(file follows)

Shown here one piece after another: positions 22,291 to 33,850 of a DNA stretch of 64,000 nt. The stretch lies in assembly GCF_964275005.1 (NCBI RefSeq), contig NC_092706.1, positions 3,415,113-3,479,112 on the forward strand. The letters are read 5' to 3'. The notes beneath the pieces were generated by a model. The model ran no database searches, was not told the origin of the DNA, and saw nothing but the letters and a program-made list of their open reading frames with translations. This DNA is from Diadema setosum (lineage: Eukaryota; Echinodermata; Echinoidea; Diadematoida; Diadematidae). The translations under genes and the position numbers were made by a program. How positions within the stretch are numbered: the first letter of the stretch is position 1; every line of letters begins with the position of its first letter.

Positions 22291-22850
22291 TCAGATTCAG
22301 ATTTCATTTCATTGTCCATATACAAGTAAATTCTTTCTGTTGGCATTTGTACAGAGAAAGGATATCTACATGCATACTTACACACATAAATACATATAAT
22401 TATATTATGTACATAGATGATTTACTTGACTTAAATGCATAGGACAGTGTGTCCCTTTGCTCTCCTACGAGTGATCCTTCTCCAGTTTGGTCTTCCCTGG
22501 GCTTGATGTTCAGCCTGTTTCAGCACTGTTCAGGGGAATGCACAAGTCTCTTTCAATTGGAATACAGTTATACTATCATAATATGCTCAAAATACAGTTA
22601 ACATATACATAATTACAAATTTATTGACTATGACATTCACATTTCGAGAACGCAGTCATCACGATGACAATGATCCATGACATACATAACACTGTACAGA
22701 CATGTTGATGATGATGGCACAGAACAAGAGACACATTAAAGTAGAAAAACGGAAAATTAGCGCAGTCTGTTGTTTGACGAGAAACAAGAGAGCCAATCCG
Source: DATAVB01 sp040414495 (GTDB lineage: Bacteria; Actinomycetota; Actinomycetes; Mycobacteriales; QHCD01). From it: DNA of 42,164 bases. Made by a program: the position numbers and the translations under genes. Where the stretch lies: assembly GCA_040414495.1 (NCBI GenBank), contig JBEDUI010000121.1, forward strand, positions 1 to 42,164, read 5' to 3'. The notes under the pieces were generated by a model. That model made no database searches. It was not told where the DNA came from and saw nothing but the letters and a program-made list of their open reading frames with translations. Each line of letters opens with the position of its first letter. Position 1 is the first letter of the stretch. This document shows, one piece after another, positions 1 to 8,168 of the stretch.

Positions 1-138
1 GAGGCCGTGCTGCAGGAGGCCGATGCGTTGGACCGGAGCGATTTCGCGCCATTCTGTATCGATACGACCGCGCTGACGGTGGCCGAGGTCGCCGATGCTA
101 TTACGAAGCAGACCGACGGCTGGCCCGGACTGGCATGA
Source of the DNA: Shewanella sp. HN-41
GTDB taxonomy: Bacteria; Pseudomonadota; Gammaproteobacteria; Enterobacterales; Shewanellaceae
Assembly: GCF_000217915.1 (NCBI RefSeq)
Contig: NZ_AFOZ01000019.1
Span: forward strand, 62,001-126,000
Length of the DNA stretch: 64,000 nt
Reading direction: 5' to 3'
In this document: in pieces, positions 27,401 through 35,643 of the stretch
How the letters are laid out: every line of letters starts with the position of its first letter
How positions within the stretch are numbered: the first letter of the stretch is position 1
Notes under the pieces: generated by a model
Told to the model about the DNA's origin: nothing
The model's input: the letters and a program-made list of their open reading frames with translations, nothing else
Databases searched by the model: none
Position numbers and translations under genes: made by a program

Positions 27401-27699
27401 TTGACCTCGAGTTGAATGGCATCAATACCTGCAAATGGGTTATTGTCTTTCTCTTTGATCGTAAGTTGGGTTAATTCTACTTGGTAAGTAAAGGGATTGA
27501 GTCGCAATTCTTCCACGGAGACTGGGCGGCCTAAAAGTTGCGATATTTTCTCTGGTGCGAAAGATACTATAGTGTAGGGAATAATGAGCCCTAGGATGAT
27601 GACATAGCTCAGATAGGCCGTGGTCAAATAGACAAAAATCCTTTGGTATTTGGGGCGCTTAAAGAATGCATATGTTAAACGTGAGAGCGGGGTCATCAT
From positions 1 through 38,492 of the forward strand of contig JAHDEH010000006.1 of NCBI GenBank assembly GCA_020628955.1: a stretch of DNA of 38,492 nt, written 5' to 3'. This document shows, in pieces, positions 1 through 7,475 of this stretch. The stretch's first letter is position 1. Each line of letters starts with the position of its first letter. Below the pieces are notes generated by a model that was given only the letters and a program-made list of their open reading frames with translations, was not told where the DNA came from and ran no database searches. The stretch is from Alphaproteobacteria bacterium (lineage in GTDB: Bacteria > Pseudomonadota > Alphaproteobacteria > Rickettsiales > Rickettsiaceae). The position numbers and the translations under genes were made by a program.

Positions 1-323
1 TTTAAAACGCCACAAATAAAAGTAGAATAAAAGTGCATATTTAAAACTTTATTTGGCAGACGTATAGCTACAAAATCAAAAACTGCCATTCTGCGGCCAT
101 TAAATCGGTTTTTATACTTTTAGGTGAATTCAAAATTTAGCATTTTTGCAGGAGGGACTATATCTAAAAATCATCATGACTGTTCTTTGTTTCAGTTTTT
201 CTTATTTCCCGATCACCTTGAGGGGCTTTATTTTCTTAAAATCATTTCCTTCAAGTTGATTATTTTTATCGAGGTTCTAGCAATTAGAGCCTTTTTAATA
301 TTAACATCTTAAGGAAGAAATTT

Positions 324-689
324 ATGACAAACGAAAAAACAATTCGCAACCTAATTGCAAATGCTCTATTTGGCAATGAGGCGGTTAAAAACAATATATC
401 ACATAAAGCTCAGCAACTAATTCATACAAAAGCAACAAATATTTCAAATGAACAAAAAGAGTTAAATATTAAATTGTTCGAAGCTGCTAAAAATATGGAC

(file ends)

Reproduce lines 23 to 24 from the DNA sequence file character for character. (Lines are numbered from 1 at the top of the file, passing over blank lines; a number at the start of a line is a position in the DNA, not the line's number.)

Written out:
Notes under the pieces: generated by a model
Told to the model about the DNA's origin: nothing